The Cambridge History of English and American Literature in 18 Volumes (1907–21).
Volume IV. Prose and Poetry: Sir Thomas North to Michael Drayton.

XIV. The Beginnings of English Philosophy

§ 12. The Value of the Method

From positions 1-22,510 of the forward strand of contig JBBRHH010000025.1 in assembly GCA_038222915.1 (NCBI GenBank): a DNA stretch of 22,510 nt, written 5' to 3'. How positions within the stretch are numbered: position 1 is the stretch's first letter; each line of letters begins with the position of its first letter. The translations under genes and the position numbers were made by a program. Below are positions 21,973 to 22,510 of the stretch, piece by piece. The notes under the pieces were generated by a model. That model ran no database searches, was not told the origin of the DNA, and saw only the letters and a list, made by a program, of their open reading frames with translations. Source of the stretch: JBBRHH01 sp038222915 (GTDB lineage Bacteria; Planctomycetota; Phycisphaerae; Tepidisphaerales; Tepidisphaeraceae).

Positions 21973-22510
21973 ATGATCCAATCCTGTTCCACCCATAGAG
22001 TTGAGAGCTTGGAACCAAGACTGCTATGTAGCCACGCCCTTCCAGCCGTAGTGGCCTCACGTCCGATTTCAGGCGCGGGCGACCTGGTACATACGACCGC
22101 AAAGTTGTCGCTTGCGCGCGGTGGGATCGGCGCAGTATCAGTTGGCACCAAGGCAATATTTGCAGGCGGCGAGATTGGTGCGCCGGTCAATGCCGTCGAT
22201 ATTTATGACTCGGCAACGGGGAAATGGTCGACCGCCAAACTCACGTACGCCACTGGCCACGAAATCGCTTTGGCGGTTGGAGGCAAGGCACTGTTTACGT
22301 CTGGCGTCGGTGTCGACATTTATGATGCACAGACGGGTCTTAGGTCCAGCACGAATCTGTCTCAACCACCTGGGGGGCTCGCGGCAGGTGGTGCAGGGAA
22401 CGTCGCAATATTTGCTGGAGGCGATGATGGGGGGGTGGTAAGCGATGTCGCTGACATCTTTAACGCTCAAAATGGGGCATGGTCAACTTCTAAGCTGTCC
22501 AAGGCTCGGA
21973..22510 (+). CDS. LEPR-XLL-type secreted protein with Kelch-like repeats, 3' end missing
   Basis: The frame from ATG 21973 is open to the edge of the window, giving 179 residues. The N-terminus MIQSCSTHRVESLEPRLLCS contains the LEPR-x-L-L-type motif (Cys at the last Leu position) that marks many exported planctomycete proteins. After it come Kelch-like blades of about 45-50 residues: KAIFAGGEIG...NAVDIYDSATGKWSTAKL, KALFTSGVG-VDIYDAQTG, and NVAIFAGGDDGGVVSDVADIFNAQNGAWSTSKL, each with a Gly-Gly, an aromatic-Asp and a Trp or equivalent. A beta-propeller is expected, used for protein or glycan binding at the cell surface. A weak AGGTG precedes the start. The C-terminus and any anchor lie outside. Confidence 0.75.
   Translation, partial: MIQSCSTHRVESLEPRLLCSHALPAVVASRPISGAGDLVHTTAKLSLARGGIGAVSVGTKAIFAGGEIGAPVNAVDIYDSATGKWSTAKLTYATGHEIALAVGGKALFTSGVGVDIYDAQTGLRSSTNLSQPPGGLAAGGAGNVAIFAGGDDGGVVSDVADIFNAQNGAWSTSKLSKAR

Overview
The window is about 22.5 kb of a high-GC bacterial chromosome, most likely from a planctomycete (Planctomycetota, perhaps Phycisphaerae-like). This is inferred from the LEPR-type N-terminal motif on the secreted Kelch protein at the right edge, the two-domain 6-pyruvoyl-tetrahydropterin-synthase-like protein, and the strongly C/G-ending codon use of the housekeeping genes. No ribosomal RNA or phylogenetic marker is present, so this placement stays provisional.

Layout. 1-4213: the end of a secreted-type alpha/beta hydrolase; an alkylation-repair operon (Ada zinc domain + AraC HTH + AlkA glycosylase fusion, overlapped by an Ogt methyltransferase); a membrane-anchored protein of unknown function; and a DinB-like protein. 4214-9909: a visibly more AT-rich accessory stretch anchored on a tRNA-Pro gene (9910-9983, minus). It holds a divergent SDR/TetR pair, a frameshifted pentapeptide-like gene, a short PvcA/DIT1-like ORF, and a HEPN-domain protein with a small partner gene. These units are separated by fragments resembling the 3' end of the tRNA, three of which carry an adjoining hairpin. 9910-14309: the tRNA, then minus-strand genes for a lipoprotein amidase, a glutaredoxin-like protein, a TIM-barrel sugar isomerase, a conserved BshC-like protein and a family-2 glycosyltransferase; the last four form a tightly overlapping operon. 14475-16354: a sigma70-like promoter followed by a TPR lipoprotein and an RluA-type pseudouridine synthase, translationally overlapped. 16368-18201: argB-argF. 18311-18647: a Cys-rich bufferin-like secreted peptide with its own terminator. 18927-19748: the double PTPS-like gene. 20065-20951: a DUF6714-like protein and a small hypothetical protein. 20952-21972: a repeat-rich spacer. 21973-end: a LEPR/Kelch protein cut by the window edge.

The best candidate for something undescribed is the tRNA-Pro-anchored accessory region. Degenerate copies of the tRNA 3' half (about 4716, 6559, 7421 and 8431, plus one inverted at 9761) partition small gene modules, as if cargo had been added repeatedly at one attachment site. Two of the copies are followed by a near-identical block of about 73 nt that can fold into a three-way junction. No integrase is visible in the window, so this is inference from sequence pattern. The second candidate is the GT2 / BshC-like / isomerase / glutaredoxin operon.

In spite of the width of his interests, especially in the domain of science, Bacon himself did not contribute any new discovery. His suggestions sometimes show insight, but also a certain crudity of conception which is connected with his inadequate general view of nature. The exposition of his method in the second book of Novum Organum is illustrated throughout by an investigation into the form or cause of heat. The result to which he permits himself to arrive as the “first vintage” of the enquiry exhibits this combination of insight and crudity. He reaches the conclusion that heat is a particular case of motion. The specific differences which distinguish it from its genus are that it is an expansive motion; that its direction is towards the circumference of the body, provided the body itself has a motion upwards; that it is a motion in the smaller parts of the body; and that this motion is a rapid motion of fine (but not the finest) particles of the body. This and other investigations of his own were abandoned without reaching a clear result. His knowledge of science was also deficient, especially in the region of the exact sciences. He looked for an increase of astronomical knowledge from Galileo’s telescope, but he appears to have been ignorant of the work of Kepler; he ignored Napier’s invention of logarithms and Galileo’s advances in mechanical theory; and his judgment on the Copernican theory became more adverse at the very time when that theory was being confirmed by Galileo and Kepler. These defects in his own scientific equipment were closely connected with some of the peculiarities in detail of the method he recommended. And the two things together may explain the sneer of his contemporary Harvey, that he wrote philosophy like a lord chancellor. Nor is it very difficult to understand the attitude of most subsequent men of science, who have honoured him as the originator of the experimental method, but silently ignored his special precepts. His method was not the method of the laboratory. When the objects investigated can be observed only directly as they occur in nature, greater importance must be assigned to the exhaustive enumeration of facts upon which Bacon insisted. Darwin, for example, has recorded that, in starting his enquiry, he “worked on true Baconian principles, and, without any theory, collected facts on a wholesale scale.” But Bacon did not recognise that, in investigations of this sort also, the enumeration must be guided by an idea or hypothesis, the validity of which is capable of being tested by the facts. He overlooked the function of the scientific imagination—a power with which he himself was richly endowed.